Feeling pretty lucky, we picked up our bikes, waited for them to unlock the garage, then headed to the movie theater. Matt really, really wanted to see The Avengers. I think this may have been the first movie we’ve seen in a theater since our son was born over six years ago. We had no idea that the theater garage now charges $17 to park a car during a movie. This is the validated rate! It’s higher if you’re just dropping by. But another score: per city ordinance, AMC Van Ness has a bike rack, right across from the staffed parking office and behind the limos. Again, this was a weird place to park a bike, and the racks themselves were crappy. But with only one lock between us, we couldn’t have asked for a safer place than next to a bunch of limo drivers waiting for their passengers and the parking attendant.  And it was free, an unbeatable price.

We both liked the Polk Street bike lanes; very mild uphill grades and lots of company.

We have found that there are often these unexpected great places to park bikes around the city, particularly in garages. I kind of wish there were a map that showed them all, because we always feel a bit uncertain. But so far so good.

Of course we had to ride home after the movie, and the eastern approach to Alamo Square is brutal, and then it’s followed by the usual slog up Mt. Sutro to get home. But it was a good night, better on the bikes that it would have been in a car, and unquestionably cheaper. It’s like a discount plan: ride your bike on four dates, and the cost of the babysitter for the fifth date is free.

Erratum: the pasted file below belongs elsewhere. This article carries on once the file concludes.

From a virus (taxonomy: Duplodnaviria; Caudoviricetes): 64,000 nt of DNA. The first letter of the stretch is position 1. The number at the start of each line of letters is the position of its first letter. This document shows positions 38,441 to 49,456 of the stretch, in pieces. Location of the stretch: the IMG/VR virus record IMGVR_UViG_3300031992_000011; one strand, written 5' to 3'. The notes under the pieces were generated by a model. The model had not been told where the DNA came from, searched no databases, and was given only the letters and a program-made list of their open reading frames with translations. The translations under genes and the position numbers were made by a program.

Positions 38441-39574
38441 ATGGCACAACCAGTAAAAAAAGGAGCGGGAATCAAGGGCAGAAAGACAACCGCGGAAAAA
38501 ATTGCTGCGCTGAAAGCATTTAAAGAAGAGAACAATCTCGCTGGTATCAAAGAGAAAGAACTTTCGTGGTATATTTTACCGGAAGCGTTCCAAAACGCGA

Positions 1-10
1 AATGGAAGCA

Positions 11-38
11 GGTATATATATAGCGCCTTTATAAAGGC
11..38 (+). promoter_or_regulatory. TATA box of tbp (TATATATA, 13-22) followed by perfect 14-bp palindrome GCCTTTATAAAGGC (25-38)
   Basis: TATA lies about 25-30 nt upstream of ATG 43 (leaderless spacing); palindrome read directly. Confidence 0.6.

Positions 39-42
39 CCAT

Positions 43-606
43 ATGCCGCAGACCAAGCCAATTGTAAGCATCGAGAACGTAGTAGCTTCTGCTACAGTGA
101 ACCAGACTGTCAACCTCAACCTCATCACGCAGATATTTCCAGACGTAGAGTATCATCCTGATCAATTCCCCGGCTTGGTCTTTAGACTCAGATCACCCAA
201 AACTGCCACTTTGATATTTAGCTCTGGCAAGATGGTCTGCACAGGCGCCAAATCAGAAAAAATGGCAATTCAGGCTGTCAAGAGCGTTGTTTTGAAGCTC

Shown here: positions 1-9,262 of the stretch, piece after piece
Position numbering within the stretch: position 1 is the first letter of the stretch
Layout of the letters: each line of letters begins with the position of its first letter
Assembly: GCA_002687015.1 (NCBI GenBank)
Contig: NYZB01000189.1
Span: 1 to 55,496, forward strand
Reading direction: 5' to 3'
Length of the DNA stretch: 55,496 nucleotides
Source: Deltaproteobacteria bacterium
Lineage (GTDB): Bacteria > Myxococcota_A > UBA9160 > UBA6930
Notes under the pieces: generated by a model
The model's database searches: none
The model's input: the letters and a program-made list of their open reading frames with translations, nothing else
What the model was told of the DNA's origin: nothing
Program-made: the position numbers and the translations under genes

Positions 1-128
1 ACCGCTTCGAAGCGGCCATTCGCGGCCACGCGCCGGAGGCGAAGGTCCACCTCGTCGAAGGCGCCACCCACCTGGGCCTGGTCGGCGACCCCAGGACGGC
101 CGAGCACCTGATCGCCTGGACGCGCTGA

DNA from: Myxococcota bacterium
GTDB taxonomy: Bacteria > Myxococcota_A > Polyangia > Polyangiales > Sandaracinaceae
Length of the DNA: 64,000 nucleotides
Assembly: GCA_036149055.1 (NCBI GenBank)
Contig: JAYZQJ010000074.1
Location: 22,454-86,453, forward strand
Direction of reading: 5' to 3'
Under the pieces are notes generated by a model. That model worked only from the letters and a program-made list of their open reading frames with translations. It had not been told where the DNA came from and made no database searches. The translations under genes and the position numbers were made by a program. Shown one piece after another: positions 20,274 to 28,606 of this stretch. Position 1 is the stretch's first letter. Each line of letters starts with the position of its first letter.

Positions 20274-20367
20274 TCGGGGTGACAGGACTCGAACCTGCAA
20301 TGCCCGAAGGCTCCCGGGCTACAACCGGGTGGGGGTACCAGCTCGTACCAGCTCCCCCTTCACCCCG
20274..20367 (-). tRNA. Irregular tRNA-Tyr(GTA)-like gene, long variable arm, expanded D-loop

Filed under rides, San Francisco

3 responses to “Parking a bike in San Francisco’s Tenderloin

  1. That sounds like an awesome date night! We have yet to go one one of those since Jack arrived, in fact we’ve never left him with anyone else yet and just take turns going out. A bicycle date night sounds lovely!

    • We did the same thing for the first couple of years with our son. I think our first date night was when he was three years old, when my mom was visiting (and I was a few months away from having our second). But with both kids getting older we get out a little more, and I’m glad.

  2. Interesting that you think biking through the Tenderloin feels safer than driving through. Next time I bike through there and drive through there I’ll try to pay attention to how safe I feel and compare. I’m thinking it might be because on a bike you are more likely to keep moving? Whereas in a car you might be stuck at a light? I don’t know.

    Also, great to hear that AMC Van Ness has bike parking in their garage. I had heard that garages are required to have bike parking but didn’t actually believe all of them would. Yes, they aren’t always so visible so I guess if I haven’t seen them right away, I think they don’t exist. But I will use them the next time I bike to AMC because the movies is one way a bike thief can have time to steal a bike- they know you’ll be gone for awhile. That is partly how we lost our bikes back in 2010.

    It’s too bad we have to be so vigilant about locking our bikes in SF. I guess it is part of life here and part of life in America. We visited Copenhagen and most people just use wheel locks on their bikes. Only if the bike is very expensive will they use something better, a simple cable lock and sometimes a U lock. But here, a U lock is the minimum security we need and if you have a nice seat you have to lock that down too and you can’t leave your bike for too long, especially overnight.